Take the example of the Coca-Cola share, which costs $51.73 (as of 03/07/2019). A trader sells a put option empty, with a strike price of $50 and a maturity of 45 days. The option costs $0.50. With a multiplier of 100 (1 option equals 100 shares), he collects a premium of $50 per contract. To enter the trade, the broker will require a margin of approximately $800. But that is not the maximum loss risk.
If the share closes above $50 at the end of the term, the put option expires on its own, and the trader retains the premium of $50. If it closes below $50, the trader gets 100 shares booked at the price of $50. If, for example, the stock is quoted at $45, it makes a loss of $450 (a loss of $500 due to the share position, less the premium of $50 already collected). If it falls even lower, for example to $40, the loss is $950 (i.e. higher than the original margin). If the stock falls to $0, which is only a theoretical scenario, in this case, the trader suffers the maximum loss of $4,950.

It is much riskier if the trader decides to sell an uncovered call option empty because he is convinced that the stock will not rise. Assuming he sells a call option on the mentioned share with a strike price of $52.50 and a term of 45 days empty and receives a premium of $79. The broker would charge about $923 as margin. The stock then starts to rise. For example, she’s rapidly climbing to $55. Loss for the trader: ($55 – $52,50) x 100 – $79 = $171. If the stock rises to $65, it’s already a loss of $1,171. Since a share price knows no upper limit, this loss can theoretically extend infinitely.

This is how you avoid this common mistake in options trading:

With short selling put options you should always make sure that you have the necessary money in your account if the stock falls to $0. In this case, one speaks of a Cash-Secured Put. Alternatively, you can buy an additional put option that is still out of the money to limit the risk downwards (this is called a bull put spread).
Short-selling calls are generally not advisable, as the risk of an obligation to make additional contributions and a loss is greater than the stake is very high. Instead, spreads can also be traded here. The call sold short is supplemented with a purchased call that is still out of the money (we speak of a bear call spread). This combination limits the risk of loss through the purchased call, should the stock rise sharply.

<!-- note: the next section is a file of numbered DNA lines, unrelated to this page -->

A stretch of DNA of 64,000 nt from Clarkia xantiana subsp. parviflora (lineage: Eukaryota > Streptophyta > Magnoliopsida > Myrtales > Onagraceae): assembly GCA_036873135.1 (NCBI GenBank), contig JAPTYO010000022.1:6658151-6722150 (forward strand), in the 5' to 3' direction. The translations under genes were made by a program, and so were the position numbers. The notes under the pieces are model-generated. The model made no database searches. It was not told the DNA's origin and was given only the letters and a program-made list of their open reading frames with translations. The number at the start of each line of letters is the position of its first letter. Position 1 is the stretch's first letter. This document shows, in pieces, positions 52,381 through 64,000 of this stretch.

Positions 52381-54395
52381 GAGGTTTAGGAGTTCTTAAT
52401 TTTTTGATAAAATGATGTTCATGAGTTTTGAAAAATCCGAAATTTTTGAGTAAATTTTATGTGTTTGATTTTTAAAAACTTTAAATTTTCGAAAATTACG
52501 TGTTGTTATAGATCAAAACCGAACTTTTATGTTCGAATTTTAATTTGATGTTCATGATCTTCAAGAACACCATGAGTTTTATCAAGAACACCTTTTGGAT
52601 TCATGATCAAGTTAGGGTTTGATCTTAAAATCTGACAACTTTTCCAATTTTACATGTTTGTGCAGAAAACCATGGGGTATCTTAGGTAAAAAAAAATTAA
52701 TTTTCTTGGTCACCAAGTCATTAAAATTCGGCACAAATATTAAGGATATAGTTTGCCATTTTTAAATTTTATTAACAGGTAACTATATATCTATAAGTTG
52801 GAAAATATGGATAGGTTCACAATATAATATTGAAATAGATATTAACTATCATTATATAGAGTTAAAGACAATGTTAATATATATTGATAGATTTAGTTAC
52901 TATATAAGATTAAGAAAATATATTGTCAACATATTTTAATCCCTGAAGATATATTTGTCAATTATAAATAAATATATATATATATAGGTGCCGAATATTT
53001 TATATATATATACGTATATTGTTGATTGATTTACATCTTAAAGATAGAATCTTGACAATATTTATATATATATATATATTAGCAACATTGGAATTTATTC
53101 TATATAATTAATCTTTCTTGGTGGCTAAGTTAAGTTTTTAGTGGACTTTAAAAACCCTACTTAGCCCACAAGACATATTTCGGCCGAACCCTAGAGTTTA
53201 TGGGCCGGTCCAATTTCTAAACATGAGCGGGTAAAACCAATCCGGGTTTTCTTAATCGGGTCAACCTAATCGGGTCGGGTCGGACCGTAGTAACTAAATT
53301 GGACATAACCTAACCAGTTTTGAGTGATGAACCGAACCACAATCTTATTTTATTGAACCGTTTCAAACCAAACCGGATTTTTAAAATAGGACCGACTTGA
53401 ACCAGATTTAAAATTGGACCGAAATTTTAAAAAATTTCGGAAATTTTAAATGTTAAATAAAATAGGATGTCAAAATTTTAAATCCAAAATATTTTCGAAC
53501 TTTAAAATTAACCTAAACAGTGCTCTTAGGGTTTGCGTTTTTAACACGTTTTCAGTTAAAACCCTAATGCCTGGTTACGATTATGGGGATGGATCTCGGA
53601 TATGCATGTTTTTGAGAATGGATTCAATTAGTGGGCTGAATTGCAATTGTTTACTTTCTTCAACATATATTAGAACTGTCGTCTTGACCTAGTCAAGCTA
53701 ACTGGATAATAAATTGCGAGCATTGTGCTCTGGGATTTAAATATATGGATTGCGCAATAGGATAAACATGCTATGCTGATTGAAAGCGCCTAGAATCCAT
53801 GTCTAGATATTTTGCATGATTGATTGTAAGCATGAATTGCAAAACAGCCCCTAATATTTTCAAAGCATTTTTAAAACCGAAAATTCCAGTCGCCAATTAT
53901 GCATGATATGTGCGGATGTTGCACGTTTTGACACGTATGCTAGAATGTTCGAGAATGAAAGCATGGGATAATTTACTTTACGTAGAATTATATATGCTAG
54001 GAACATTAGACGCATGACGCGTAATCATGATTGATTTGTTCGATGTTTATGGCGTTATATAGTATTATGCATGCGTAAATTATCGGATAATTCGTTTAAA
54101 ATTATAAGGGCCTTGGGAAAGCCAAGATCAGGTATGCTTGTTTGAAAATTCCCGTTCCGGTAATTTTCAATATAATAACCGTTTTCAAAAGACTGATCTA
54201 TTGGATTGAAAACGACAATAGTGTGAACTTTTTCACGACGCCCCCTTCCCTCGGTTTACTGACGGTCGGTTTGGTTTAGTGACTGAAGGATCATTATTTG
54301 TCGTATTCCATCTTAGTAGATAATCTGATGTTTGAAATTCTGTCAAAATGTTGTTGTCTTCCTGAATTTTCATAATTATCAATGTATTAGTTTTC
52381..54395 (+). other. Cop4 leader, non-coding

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It is essential to be clear before entering a position what the maximum loss of the trade could be. Keep the necessary cash reserves in your custody account to cover this loss.

Mistake No. 3 in options trading: Not having an exit strategy

Getting into a trade can be easy, at least much easier than getting out of a trade again. Once you’re in a trade, emotions usually come into play. Fear and greed alternate as the position develops. If it is in the profit, one does not know whether one should take the profits or hope for still greater profits. If it is in loss, one puzzles whether one should limit these losses and close out the position, or whether one should still give the trade time to recover.
Such situations show that the trader has no plan, and that is a mistake.

This is how you avoid this common mistake in options trading:

You should always have a plan and an exit strategy. This does not necessarily mean that you should bet a stop loss on each position. Especially in options trading, a stop loss makes little sense. However, it means that you should determine which profit target the position should reach to be closed out. Once it has achieved this goal, you should stick strictly to the plan and close the position.

If the position develops against you, a mental price limit should be set (i.e. no active stop loss in the trading platform), above which you should react. This reaction can either be the closing out of the position or, if the strategy permits, the adjustment of the current options. Particularly with combinations of options such as spreads, techniques can be used to “manage” a position that has fallen into difficulties and, ideally, to terminate it lightly.

The temptation to “cling” to a position is likely to be strong from time to time. This can have fatal consequences. The initial plan must not be discarded.

Mistake No. 4 in options trading: Trading of illiquid options

Liquidity is about how quickly an investor can buy or sell something without triggering a significant price movement of the underlying asset. A liquid market is always a market with many active buyers and sellers.
Stock markets are more liquid than option markets for one simple reason. Stock traders trade individual stocks, while options traders may have dozens of options contracts to choose from for a single share.